In The Watsons Go to Birmingham--1963, why do the other students make fun of Rufus?

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It is clear that from his very first introduction into the novel, Rufus is a figure that is going to be bullied by the other kids at Kenny's school. As Kenny comments in Chapter 3, there were two things that were "wrong" with him that made him an easy target.

Firstly, his accent and the way that he came onto the bus saying "Hiya, y'all" made him famous for his different manner of expressing himself. Kenny tells us that even though Rufus tried modifying his accent, nobody would let him forget it.

Secondly, the clothes that Rufus wears are something that makes him a target. It is clear that Rufus and his brother Cody come from a poor family, as is made clear through what they wear:

It didn't take people too long before they counted how many pairs of pants and shirts Rufus and Cody had. That was easy to do because Rufus only had two shirts and two pairs of pants and Cody only had three shirts and two pairs of pants. They also had one pair of blue jeans that they switched off on; some days Rufus wore them and some days Cody rolled the legs up and put them on.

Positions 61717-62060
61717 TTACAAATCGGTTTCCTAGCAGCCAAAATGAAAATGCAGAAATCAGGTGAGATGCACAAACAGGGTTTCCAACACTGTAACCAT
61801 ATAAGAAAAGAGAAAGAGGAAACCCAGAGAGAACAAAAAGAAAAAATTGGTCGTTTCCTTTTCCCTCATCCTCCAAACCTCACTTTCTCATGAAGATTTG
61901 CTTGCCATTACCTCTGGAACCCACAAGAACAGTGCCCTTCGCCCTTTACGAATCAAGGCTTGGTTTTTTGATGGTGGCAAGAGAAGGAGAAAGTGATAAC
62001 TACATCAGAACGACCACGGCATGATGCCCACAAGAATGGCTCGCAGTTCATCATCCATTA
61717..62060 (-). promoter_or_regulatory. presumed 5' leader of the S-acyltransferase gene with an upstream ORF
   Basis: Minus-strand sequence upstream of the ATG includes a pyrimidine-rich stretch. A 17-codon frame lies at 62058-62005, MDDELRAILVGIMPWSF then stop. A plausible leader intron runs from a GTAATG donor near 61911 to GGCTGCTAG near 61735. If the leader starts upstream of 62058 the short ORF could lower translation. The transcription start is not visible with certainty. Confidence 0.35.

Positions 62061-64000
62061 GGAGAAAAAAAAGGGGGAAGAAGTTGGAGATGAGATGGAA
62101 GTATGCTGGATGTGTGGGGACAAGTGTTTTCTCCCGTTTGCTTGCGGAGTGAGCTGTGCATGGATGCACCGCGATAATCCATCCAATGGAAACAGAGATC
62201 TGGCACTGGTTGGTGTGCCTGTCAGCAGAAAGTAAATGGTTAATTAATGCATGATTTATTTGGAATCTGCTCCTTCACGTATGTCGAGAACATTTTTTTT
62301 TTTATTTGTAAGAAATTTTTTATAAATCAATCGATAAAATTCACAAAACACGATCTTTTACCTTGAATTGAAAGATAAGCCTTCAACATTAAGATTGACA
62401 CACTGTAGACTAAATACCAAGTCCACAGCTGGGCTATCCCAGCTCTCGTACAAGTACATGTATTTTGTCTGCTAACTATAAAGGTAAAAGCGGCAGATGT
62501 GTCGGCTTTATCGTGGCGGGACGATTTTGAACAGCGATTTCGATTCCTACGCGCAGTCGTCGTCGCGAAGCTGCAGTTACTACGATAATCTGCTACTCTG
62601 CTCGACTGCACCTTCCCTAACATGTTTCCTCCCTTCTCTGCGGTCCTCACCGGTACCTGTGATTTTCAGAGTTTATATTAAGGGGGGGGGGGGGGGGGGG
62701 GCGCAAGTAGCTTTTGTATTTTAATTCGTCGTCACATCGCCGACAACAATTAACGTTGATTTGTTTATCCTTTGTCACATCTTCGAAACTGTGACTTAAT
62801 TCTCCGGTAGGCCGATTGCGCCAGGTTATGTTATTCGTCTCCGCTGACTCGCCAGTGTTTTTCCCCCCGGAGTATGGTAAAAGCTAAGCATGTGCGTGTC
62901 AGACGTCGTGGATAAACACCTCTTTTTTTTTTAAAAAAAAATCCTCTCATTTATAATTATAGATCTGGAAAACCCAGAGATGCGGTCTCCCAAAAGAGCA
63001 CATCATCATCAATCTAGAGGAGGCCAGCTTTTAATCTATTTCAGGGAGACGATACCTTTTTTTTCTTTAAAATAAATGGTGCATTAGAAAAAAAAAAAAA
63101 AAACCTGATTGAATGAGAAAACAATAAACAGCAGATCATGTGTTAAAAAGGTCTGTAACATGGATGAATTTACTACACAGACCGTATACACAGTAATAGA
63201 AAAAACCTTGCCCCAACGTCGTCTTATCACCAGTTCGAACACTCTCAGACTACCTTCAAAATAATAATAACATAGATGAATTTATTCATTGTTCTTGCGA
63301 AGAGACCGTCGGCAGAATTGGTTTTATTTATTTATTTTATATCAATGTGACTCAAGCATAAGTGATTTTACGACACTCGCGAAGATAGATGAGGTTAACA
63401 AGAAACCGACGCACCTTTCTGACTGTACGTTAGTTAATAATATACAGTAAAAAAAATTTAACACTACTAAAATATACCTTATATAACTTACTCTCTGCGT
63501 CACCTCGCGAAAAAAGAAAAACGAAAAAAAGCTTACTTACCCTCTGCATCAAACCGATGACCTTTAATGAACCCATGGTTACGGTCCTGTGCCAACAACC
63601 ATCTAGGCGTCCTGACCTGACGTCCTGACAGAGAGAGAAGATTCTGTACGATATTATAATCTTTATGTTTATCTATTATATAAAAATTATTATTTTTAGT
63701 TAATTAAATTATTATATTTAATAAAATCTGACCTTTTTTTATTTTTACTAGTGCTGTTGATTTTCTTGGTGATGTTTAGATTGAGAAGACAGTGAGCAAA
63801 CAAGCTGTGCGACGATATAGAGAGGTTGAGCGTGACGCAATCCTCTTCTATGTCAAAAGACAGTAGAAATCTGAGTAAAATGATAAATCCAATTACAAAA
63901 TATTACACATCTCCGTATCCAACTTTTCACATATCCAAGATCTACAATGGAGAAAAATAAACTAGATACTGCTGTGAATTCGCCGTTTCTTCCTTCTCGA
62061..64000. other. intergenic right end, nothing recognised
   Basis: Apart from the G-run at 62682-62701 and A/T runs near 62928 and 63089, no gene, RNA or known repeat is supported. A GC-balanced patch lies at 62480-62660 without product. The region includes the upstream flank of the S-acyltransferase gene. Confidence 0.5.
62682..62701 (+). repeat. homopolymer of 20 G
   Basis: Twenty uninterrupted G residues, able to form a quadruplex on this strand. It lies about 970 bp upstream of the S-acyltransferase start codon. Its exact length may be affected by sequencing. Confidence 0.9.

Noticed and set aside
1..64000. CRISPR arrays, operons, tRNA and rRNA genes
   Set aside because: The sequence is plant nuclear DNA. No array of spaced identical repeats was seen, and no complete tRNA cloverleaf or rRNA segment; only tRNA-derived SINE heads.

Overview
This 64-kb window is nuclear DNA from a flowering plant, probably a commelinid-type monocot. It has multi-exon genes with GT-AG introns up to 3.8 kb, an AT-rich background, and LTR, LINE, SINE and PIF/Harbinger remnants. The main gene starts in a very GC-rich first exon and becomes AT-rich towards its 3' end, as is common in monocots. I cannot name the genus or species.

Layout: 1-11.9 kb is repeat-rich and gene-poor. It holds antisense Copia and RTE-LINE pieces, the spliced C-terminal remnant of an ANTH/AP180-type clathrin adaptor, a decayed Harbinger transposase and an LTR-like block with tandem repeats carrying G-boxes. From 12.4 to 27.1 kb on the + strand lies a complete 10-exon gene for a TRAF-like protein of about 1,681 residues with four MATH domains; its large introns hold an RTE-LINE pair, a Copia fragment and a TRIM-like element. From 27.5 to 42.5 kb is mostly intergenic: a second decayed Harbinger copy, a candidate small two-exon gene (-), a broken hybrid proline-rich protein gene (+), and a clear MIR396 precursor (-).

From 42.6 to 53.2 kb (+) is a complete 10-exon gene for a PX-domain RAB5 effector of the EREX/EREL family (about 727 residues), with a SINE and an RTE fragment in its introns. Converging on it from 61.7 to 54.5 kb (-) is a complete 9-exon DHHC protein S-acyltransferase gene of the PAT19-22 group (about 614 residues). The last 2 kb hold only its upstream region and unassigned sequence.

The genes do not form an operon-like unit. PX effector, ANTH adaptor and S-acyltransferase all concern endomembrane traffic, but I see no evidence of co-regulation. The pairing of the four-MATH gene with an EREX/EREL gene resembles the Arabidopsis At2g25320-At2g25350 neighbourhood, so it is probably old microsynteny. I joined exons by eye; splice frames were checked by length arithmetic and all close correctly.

Thus their lack of clothes and the way that they exchange them between themselves means that Rufus and Cody are easy targets for the school community, who mercilessly make fun of his background and his poverty.

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The Watsons Go to Birmingham—1963

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